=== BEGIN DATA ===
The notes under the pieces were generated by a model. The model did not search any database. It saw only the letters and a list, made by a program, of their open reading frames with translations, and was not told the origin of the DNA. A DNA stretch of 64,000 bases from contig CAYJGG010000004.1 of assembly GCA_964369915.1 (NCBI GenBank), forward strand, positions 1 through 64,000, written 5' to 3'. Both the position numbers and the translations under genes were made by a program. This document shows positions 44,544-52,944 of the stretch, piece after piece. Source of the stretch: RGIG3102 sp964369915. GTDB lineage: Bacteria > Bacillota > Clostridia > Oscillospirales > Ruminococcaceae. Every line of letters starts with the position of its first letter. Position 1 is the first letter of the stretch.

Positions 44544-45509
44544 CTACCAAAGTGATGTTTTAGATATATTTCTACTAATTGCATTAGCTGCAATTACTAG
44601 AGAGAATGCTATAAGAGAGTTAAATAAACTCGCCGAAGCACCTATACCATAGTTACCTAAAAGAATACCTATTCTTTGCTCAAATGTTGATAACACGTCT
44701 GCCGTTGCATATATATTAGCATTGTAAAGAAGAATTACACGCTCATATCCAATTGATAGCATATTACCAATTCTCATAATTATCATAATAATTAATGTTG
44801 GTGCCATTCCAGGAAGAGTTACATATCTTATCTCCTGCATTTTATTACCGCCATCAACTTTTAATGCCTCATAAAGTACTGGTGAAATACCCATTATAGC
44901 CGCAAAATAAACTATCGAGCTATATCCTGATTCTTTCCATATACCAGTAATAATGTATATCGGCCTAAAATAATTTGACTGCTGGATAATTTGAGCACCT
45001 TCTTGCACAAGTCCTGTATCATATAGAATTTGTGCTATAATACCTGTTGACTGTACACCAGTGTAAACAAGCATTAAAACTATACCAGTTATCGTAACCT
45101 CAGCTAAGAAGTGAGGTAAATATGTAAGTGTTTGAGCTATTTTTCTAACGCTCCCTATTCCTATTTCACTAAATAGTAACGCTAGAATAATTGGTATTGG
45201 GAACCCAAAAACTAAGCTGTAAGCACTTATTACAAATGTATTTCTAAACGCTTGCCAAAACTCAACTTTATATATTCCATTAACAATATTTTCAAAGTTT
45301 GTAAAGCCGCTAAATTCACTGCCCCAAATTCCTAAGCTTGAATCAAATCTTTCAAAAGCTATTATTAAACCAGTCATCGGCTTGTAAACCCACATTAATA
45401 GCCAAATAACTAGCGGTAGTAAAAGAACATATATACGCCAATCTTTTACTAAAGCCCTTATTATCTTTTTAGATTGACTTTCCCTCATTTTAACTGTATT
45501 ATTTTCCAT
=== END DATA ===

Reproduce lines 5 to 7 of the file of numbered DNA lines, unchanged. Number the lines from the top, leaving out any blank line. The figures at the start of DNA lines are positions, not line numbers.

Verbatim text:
44701 GCCGTTGCATATATATTAGCATTGTAAAGAAGAATTACACGCTCATATCCAATTGATAGCATATTACCAATTCTCATAATTATCATAATAATTAATGTTG
44801 GTGCCATTCCAGGAAGAGTTACATATCTTATCTCCTGCATTTTATTACCGCCATCAACTTTTAATGCCTCATAAAGTACTGGTGAAATACCCATTATAGC
44901 CGCAAAATAAACTATCGAGCTATATCCTGATTCTTTCCATATACCAGTAATAATGTATATCGGCCTAAAATAATTTGACTGCTGGATAATTTGAGCACCT